Federal Funds Steering Committee
There has been no formal announcement of the informal committee of advisors that State Treasurer Scott Fitzpatrick is leading.
In addition to Fitzpatrick, the group is said to include State Budget Director Dan Haug, Senate Appropriations Committee Vice-Chairman Lincoln Hough, House Budget Committee Vice-Chairman David Wood, Rich Germinder, the DNR Legislative Director, Missouri Public Service Commission Chairman Ryan Silvey, Dan Burgess (legislative director for Senator Roy Blunt), Democrat State Senator Karla May and Democrat Representative Kip Kendrick.
During one of his press briefings this week, Governor Parson indicated that this work group will conduct public meetings and also clarified that their task will be to receive and provide guidance to the public on the federal funds that the State will receive.
The Federal Guidance
This Fitzpatrick-led committee will now be able to do some work, as a short memo outlining the federal guidance for the Coronavirus Relief Fund was received on Thursday, April 23, 2020. As a short summary, here are the highlights of the federal guidance:
Cannot be utilized for a revenue shortfall due to COVID-19;
Must be utilized for direct COVID-19 expenses incurred after March 1, 2020 and through December 30, 2020;
Cannot be utilized for expenses that were appropriated by the governmental entity in their last regular budget;
May be used for payroll expenses for public safety, public health, health care, human services and similar employees whose services are substantially dedicated to mitigating or responding to the COVID-19 public health emergency.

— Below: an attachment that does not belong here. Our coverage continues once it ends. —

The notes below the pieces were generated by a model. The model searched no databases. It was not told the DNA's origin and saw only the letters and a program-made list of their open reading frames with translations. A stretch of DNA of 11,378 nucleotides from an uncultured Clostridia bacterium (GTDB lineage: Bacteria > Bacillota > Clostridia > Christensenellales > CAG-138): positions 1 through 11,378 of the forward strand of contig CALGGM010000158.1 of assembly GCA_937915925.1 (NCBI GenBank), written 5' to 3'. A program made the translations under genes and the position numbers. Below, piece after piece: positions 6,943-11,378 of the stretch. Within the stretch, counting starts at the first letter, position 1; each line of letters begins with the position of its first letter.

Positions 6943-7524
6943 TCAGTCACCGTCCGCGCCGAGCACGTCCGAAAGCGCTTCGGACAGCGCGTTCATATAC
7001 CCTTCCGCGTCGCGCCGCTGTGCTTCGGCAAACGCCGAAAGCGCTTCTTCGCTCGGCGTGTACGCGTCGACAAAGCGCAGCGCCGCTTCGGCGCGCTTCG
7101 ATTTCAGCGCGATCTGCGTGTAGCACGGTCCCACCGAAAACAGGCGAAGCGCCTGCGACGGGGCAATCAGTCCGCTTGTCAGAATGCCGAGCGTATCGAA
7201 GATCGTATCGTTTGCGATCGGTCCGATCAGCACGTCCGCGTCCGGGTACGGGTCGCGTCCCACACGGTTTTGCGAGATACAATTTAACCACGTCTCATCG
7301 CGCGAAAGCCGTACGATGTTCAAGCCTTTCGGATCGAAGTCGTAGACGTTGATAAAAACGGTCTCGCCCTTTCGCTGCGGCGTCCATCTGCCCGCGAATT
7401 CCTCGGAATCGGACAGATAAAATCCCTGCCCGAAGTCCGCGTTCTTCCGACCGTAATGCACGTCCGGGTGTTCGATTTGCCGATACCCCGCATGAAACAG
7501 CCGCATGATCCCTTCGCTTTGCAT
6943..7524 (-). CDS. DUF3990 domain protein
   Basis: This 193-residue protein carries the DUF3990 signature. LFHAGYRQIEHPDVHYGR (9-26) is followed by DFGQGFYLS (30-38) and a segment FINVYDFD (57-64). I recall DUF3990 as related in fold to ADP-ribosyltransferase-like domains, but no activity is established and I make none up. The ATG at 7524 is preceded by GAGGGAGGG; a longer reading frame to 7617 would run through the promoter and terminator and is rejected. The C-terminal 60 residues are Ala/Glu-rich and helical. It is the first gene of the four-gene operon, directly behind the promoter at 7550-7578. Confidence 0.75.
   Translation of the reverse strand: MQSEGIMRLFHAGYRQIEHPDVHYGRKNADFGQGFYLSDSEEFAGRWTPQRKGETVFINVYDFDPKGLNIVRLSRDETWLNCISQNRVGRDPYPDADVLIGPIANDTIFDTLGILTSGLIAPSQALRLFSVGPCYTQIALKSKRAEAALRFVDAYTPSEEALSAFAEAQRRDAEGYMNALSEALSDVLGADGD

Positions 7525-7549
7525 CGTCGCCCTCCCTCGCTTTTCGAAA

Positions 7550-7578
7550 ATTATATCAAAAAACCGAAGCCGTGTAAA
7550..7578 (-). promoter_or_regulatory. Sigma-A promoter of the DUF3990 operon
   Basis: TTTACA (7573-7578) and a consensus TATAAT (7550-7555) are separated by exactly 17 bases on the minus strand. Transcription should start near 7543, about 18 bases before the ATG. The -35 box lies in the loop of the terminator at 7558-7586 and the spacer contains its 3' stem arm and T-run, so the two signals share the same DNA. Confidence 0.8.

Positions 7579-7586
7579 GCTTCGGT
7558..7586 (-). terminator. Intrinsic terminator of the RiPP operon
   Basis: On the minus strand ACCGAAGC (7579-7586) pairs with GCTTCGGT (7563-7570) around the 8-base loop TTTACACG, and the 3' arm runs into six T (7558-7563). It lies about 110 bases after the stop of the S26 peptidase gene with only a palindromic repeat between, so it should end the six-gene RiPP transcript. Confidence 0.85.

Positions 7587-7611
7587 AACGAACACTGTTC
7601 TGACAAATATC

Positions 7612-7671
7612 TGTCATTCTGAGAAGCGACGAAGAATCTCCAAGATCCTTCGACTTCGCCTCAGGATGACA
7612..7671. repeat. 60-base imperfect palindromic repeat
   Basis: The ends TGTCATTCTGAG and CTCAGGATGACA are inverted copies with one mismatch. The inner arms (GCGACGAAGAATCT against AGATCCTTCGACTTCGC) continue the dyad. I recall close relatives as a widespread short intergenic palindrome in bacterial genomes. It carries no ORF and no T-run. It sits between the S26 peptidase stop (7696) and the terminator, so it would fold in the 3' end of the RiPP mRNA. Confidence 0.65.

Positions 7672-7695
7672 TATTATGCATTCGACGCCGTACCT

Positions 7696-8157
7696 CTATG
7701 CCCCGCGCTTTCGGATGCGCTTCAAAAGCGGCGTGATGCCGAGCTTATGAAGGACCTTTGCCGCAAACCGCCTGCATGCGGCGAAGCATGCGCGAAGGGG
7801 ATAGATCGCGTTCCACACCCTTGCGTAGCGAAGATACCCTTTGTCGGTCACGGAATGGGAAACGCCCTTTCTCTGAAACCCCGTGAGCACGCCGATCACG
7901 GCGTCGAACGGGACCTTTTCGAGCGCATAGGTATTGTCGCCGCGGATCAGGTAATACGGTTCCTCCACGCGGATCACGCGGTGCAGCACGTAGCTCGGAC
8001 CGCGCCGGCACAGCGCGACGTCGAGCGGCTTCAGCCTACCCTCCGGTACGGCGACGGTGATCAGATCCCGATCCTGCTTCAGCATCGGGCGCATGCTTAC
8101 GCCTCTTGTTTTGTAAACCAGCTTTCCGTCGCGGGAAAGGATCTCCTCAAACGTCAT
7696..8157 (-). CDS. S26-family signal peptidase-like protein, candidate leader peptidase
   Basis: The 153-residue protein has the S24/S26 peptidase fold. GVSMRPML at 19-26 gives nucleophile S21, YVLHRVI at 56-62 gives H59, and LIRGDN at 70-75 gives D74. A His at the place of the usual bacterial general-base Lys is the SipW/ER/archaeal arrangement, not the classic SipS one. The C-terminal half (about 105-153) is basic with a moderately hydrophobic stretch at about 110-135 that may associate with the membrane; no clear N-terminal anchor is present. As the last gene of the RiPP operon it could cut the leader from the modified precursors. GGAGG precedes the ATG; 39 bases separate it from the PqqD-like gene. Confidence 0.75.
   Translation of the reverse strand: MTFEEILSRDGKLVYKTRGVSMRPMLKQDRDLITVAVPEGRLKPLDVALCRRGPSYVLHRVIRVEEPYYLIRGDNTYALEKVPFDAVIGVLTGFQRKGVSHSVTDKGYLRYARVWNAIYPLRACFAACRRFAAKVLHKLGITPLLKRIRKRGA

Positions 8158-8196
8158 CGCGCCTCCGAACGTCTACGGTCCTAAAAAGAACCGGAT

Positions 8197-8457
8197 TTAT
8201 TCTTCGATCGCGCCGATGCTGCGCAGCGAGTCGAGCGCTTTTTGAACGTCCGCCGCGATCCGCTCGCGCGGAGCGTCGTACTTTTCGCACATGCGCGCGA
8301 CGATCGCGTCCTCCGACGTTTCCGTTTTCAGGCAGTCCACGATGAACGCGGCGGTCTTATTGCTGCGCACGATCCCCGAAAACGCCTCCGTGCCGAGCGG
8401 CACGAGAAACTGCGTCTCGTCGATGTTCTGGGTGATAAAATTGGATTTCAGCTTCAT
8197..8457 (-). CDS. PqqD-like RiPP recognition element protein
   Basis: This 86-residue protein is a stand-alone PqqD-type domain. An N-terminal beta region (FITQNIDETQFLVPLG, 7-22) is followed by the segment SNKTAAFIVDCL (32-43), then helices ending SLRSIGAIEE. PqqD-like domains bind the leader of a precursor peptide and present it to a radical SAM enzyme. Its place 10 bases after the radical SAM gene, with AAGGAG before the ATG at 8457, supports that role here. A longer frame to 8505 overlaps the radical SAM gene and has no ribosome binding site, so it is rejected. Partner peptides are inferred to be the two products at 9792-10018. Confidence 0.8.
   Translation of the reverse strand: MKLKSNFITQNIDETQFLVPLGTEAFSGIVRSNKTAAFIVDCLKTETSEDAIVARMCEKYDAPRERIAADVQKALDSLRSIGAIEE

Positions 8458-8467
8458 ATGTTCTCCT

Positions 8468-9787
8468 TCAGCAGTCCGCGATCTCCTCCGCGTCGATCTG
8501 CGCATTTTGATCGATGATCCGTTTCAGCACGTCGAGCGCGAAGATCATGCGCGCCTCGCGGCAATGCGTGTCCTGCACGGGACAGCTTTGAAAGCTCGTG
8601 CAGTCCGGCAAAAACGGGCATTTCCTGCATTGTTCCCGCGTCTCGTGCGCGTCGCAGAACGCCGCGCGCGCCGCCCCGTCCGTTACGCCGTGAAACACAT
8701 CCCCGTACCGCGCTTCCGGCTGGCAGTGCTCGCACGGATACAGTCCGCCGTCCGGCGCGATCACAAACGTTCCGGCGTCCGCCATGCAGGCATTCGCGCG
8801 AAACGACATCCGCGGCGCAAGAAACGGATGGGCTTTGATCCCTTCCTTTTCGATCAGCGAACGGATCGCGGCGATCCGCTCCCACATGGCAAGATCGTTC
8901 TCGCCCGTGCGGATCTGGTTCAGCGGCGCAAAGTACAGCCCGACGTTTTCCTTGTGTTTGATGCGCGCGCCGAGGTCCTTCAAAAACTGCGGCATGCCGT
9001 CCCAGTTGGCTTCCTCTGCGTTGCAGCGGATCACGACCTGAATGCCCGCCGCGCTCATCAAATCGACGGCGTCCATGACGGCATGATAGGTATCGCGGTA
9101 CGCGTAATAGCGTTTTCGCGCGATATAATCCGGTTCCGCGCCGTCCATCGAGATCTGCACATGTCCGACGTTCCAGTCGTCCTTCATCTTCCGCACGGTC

If there is any significant relief for the revenue shortfall created by the COVID-19 outbreak, it would likely be by backfilling expenses out of General Revenue relating to the last bullet point, and then shifting those expenditures to the federal funds. It is not known whether this activity will allow the bulk of the federal funds to provide state budget shortfall relief.
The April 2020 Revenue Downturn
This downturn brings year to date revenues through April 22, 2020, to -0.34%. This revenue picture means that year to date revenues are slightly negative through April 22, but significantly negative for April 2020. At the end of March 2020, year to date general revenue growth was +5.8%, and thus the drop in month to date collections in April has been significant. April revenues are down 43.81% (or $399 million) through April 22, 2020.
Going back to 2018, the Missouri Department of Revenue made significant errors in the individual income tax withholding tables, which suppressed revenue growth in the first nine months of Fiscal Year 2019. Then, during April 2019, and in particular the latter days of April 2019, total general revenue collection for April 2019 grew by over half a billion dollars. Part of the downturn in April 2020 revenues is due to correcting the erroneous 2018 withholding tables, which increased withholding payments in 2019 and reduced final payments in April 2020.